Home5GBMW recruits NTT and Intel for private 5G test site to drive Industry 4.0 gains

BMW recruits NTT and Intel for private 5G test site to drive Industry 4.0 gains

Some new light on the murky, creeping digital change taking place in the automotive sector, long-considered the flashiest venue for Industry 4.0 (but highly secretive and deeply conservative), and specifically at one of its blue riband manufacturers, in the original home of Industrie 4.0; German car maker BMW has opened a new innovation hub (‘Innovation Hub’) at a training centre in Dingolfing, in Bavaria, in Germany, with NTT and Intel tapped to supply the connectivity-and-compute wares.

BMW has spent 600,000 on new private 5G connectivity and edge compute infrastructure in Dingolfing, which operates as a development and training centre for its 30-odd global manufacturing plants. Enterprise IoT Insights has covered BMW’s Dingolfing initiatives previously to automate outdoor ‘tugger trains’ to ferry vehicle parts around production plants, and trial a blockchain-based system to trace supplies, right down to critical raw materials, through its distribution chains.

The new work in Dingolfing has seen NTT and Intel equip “a secure development and testing area close to production” with sundry private-edge connectivity and computing capabilities. It does, therefore, equate to an isolated test implementation, away from live production, rather than a fully-fledged manufacturing system. It might be noted, BMW has private cellular setups elsewhere, and has invariably kept tabs on local 5G licensing provisions in Germany. 

Deutsche Telekom has installed a dual-slice private LTE ‘campus network’, hived off its public LTE network, at a BMW plant in Leipzig. Ericsson supplied the networking gear. BMW’s joint venture in China, BBA, working with China Unicom and China Mobile, claims to be the first automaker to enable full 5G wireless coverage at all its plants. These projects constitute virtual private cellular networks, however, with the core networks sublet from national carriers.

The new network in Dingolfing, established at the end of last year, covers an area of 220 square metres. It is geared for development of “various use cases… under the same conditions as in the BMW production network but without having to interrupt actual vehicle production”. The new all-electric BMW i7 is currently being rolled off non-5G lines at Dingolfing. But a statement bills the new setup as a “real laboratory for testing future tech”.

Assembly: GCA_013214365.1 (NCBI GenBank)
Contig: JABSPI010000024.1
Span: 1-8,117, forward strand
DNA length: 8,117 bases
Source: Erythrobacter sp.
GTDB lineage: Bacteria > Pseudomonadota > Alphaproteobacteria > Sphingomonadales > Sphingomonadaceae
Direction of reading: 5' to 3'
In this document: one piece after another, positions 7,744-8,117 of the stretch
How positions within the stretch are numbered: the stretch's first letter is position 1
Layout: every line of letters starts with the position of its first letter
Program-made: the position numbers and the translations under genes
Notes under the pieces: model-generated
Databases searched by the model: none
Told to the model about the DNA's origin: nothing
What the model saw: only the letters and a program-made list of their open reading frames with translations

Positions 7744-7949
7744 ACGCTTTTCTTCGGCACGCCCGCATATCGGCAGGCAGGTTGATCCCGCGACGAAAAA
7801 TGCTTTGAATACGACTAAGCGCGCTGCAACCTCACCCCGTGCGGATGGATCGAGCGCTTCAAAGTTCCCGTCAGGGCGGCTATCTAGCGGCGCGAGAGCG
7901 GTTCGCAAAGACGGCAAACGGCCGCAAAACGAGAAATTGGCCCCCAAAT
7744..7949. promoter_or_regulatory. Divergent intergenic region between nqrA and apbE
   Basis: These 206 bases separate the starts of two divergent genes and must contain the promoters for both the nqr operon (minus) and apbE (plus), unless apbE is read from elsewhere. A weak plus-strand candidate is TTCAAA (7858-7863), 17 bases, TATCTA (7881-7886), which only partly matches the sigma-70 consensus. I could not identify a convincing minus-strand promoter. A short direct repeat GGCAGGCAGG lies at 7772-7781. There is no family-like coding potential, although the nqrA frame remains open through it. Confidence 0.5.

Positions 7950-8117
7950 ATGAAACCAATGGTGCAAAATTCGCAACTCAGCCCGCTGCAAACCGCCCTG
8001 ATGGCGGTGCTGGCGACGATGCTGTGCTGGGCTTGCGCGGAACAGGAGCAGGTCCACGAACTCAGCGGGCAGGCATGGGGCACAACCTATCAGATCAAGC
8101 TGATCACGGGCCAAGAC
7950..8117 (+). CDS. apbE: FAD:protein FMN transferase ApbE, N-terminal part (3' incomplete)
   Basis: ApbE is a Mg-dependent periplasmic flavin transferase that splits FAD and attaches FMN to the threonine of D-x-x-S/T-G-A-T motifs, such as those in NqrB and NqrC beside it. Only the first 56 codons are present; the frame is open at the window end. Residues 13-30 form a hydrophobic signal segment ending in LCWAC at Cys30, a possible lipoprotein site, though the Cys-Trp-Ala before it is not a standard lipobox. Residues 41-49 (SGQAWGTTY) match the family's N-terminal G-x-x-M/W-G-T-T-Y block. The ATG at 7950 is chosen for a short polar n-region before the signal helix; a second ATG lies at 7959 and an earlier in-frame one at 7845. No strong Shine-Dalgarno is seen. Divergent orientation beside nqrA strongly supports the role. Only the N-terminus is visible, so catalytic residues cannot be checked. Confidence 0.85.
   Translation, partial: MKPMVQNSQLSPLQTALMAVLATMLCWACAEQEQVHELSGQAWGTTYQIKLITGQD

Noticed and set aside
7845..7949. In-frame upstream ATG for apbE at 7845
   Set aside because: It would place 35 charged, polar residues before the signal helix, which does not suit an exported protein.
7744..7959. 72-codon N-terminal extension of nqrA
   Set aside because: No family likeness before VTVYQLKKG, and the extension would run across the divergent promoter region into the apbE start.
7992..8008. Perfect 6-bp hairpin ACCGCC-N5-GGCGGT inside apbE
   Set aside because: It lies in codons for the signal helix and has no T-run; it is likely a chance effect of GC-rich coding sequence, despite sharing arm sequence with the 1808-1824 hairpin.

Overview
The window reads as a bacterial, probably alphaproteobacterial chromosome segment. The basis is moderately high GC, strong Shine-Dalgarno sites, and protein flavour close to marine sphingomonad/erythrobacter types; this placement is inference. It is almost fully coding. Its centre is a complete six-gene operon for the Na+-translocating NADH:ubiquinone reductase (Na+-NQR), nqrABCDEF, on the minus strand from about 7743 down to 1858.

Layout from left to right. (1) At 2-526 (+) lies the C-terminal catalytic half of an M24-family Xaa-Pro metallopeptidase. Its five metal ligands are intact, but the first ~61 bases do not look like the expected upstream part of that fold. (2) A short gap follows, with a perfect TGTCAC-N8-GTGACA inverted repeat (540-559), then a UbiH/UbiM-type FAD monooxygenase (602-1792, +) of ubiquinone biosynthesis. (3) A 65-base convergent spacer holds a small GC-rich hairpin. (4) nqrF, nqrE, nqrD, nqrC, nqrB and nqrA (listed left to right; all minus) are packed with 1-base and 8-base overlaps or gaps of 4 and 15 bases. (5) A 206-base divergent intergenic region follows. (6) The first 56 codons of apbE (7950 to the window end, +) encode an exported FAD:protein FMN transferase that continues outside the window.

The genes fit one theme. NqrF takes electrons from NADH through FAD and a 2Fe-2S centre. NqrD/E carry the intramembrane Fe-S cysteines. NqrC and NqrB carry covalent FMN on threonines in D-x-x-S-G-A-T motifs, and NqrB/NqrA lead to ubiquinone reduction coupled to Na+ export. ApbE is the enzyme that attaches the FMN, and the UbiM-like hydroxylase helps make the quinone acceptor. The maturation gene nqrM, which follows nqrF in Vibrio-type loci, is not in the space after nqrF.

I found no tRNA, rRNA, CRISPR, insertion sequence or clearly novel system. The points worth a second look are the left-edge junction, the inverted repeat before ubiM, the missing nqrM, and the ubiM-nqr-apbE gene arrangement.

It said: “[The site] is equipped with the same robots, facilities, access options, and systems as real production locations and thus functions as a small plant-within-a-plant… The aim is to transfer these technologies to the entire BMW production network worldwide after successful testing in Dingolfing.” Local NTT and Intel teams are engaged in co-creation to help develop and commercialise these “factory-of-the-future” applications.

The opening ceremony showed a “plant connection” to NTT’s private 5G network. Importantly, the new infrastructure will be made available to new recruits (“vocational trainees”) – so “key technologies of the 21st century can be experienced, learned, and taught to future generations of BMW employees”. The statement talked of some virtuous skills cycle where new recruits, with hands-on experience of 5G (/IoT/AI etc), further drive transformation at BMW.

“In this sense they are multipliers,” it said. “The apprentices receive important exposure to various IT fields and can quickly specialise in future fields relevant to BMW as part of their vocational training. In addition, new professions in the field of IT will be offered in the future, including IT systems electronics technicians and IT specialists.”

Milan Nedeljković, board member for production at BMW, said: “Digitalization… shapes all our manufacturing processes and helps us produce products more economically, sustainably, in a more customer-oriented manner, and with higher quality. The Innovation Hub is the ideal place for ideas to become reality… Bringing together the know-how and expertise of different partners to develop clever and effective solutions is a decisive factor.”

Ralf Gebhart, senior vice president and global account executive for BMW at NTT, said: “The factory of the future will be digital and hyper-connected, and edge-to-cloud connectivity as well as [private 5G] will play a crucial role in this. 5G will unfold into the ‘nervous system’ of modern industry. NTT is very pleased to be part of [this] and jointly shape innovative concepts for the future of the automotive industry here at the Dingolfing site.”

Hannes Schwaderer, country manager of Intel in Germany, said: “In the context of digital transformation, the modern professional world requires more and more technological skills, particularly from the specialists of the future. Preparing them for this is a concern that we at Intel have been addressing for a long time by working intensively on the digitization of education. We are, therefore, very excited about the collaboration in the Innovation Hub.”

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